Video_2_Two FtsH Proteases Contribute to Fitness and Adaptation of Pseudomonas aeruginosa Clone C Strains.MOV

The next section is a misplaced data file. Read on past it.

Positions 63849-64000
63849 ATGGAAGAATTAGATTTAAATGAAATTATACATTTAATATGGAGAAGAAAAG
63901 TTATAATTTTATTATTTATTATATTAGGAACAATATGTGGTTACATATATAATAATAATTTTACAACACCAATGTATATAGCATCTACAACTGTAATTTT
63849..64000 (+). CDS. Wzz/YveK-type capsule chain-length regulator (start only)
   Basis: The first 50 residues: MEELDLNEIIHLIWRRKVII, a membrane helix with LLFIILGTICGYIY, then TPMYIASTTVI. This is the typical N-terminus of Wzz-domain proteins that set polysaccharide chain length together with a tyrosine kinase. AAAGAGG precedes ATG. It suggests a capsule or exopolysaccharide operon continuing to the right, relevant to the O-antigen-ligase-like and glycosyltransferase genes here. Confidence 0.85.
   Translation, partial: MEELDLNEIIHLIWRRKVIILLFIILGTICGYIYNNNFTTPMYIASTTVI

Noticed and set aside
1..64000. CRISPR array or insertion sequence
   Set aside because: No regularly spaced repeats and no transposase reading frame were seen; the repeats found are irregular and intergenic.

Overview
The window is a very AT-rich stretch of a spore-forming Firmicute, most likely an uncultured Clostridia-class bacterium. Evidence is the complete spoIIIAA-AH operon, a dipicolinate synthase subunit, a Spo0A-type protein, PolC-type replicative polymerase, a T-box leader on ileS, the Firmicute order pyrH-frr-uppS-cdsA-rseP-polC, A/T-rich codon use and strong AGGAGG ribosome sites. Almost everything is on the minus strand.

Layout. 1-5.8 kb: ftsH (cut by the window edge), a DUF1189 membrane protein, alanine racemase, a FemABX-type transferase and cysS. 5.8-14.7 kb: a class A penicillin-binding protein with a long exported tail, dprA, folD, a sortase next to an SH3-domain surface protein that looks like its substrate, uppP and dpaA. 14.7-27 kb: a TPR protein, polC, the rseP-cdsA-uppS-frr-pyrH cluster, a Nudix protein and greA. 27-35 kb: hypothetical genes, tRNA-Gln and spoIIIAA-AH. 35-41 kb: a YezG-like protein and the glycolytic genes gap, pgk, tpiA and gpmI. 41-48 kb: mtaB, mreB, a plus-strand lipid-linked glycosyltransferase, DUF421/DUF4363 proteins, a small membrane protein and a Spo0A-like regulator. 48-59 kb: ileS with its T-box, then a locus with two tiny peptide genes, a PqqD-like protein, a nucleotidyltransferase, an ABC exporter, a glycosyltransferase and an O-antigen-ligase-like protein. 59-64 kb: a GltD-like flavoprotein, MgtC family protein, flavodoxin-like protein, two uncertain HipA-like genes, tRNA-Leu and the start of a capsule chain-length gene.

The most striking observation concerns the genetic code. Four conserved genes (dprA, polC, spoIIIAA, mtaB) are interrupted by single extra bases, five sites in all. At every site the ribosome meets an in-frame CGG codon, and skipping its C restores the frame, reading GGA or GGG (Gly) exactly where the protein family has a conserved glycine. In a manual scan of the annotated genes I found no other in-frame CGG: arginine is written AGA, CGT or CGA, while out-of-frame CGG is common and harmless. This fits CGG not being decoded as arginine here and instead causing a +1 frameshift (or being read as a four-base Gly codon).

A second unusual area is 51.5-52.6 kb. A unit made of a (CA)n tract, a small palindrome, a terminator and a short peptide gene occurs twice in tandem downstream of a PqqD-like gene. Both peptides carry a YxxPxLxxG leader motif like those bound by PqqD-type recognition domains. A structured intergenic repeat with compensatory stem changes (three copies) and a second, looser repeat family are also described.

Pseudomonas aeruginosa is an environmental bacterium and a nosocomial pathogen with clone C one of the most prevalent clonal groups. The P. aeruginosa clone C specific genomic island PACGI-1 harbors a xenolog of ftsH encoding a functionally diverse membrane-spanning ATP-dependent metalloprotease on the core genome. In the aquatic isolate P. aeruginosa SG17M, the core genome copy ftsH1 significantly affects growth and dominantly mediates a broad range of phenotypes, such as secretion of secondary metabolites, swimming and twitching motility and resistance to aminoglycosides, while the PACGI-1 xenolog ftsH2 backs up the phenotypes in the ftsH1 mutant background. The two proteins, with conserved motifs for disaggregase and protease activity present in FtsH1 and FtsH2, have the ability to form homo- and hetero-oligomers with ftsH2 distinctively expressed in the late stationary phase of growth. However, mainly FtsH1 degrades a major substrate, the heat shock transcription factor RpoH. Pull-down experiments with substrate trap-variants inactive in proteolytic activity indicate both FtsH1 and FtsH2 to interact with the inhibitory protein HflC, while the phenazine biosynthesis protein PhzC was identified as a substrate of FtsH1. In summary, as an exception in P. aeruginosa, clone C harbors two copies of the ftsH metallo-protease, which cumulatively are required for the expression of a diversity of phenotypes.